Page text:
There is increasing interest worldwide in the “Internet of Things” (IoT). Internet-connected objects can provide almost universal control, and remarkable engineering solutions are thus arising for almost all spheres of uses. With the Internet now spread across all the dimensions of our Mother Earth, IoT devices will be readily accessible, providing better control over our systems as well as additional security.
An illustration of what is possible appears below. With each and every thing connected to the Internet in one way or another, devices can interact with each other, exchanging information that helps coordinate their activities to the user's benefit.
Things that can be connected to the Internet include such things as clocks, coffee makers, cars, and almost anything electronic, provided one is able to hack it and find a suitable interface to the controller or mechanisms within. But the list of "things" can also include non-electronics like flower pots (for example you could know if someone picked it up or determine the amount of moisture in the soil) or doors (one can fix a variable resistor aligned to the door's movement so that you can tell when the door moves and to what angle). Of course, in these non-electronic cases one has to use some sensors. In this way, though, almost anything can be connected to the Internet. One just needs to find a proper way to talk to these things.
After you have selected something that you want connected you have to form a network over some connection medium to provide a link to the Internet. For forming this network you have the following options:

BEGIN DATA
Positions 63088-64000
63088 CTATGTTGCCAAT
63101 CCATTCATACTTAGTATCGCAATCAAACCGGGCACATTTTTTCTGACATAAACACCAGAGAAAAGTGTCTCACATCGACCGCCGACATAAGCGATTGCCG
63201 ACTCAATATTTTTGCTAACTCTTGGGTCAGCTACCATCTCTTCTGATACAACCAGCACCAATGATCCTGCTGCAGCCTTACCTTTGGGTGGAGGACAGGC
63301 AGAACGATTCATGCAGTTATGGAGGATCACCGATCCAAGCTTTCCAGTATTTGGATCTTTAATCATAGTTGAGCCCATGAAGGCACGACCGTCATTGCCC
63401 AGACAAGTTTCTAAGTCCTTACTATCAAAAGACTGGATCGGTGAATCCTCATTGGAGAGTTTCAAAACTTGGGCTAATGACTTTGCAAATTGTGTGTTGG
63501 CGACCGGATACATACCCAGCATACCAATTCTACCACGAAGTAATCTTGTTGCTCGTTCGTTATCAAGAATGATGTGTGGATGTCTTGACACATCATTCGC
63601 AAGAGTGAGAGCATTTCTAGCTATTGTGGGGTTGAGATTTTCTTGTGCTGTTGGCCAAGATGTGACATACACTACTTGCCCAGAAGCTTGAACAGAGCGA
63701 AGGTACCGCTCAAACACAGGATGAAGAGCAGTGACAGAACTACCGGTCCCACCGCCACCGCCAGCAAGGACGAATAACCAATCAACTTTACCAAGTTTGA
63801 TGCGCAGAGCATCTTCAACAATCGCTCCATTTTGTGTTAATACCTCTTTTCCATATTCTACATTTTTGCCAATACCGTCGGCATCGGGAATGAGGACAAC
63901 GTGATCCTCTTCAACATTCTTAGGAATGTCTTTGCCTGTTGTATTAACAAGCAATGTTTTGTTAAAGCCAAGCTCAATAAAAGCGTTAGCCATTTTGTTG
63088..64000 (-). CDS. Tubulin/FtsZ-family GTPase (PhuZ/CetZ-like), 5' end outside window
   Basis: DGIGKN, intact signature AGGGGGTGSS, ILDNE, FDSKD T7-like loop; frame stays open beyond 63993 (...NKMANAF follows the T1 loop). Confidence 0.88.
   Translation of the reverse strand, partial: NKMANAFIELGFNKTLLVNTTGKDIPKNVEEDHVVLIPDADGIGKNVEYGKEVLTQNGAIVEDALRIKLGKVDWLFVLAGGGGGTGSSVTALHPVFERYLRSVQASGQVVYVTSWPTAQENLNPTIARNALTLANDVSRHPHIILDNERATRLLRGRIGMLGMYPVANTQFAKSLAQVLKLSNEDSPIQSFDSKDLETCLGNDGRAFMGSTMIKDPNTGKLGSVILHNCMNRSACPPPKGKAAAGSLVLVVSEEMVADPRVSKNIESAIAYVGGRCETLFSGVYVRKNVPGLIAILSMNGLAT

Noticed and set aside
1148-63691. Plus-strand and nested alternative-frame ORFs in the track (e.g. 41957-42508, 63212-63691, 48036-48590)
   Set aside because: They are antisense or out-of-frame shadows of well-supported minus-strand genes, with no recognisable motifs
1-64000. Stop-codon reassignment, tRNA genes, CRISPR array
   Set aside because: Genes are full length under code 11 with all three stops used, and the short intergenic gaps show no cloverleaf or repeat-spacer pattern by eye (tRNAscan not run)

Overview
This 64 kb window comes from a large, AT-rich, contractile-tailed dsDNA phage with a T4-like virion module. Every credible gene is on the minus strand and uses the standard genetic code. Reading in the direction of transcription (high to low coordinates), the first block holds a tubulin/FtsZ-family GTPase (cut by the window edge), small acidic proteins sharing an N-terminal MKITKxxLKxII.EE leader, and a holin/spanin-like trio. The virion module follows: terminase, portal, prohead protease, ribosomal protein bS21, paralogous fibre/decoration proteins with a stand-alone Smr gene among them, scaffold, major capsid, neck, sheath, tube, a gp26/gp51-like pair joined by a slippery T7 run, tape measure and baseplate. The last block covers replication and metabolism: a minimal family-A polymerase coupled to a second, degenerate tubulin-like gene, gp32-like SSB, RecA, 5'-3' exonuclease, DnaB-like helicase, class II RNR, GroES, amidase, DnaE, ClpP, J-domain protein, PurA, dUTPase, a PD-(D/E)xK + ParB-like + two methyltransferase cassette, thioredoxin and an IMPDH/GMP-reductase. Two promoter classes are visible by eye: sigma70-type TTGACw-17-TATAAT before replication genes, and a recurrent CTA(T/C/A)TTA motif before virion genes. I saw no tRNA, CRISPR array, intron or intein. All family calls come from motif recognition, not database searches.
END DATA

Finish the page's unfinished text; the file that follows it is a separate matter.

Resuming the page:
Ethernet: It’s the most widely used method due to the ease of connectivity and the many examples available that help a designer along the path. If you plan to use this method, I recommend that you use an MCU like the NXP LPC1768 that has built-in Ethernet. This is a big advantage over other approaches, such as Arduino, that need additional hardware (such as a communications shield) that can raise the design's cost and size factors significantly. The NXP LPC1768 provides you the combination of MCU and Ethernet in a very compact package. One just needs an RJ45/25 jack to plug in the RD+/- and TD+/- pins. You get both cost-effectiveness and a very small PCB footprint, plus an MCU that has a ton of processing power.
An mBed LPC 1768 and an RJ45 breakout with MagJack is all you need to join the IoT.
Wireless connectivity: Another way to have connectivity to the Internet is to use a wireless link such as WiFi, GSM/GPRS, or 6LoWPAN.
WiFi can be used where you have an Internet connection and a wireless router. You can then connect small gadgets to commercial WiFi modules and thus through the router to the Internet as well as to one another. Here is an example using the LPC11u24 MCU in an mBed board along with an RN-131C/G WiFly module. An advantage of this module approach is that you gain fully compliant connections and full IPv4 Internet stacks. Disadvantages include relatively high cost and a dependence on the router’s connection that in turn depends on the telecom provider's connection. It is not at all suitable for remote implementations.
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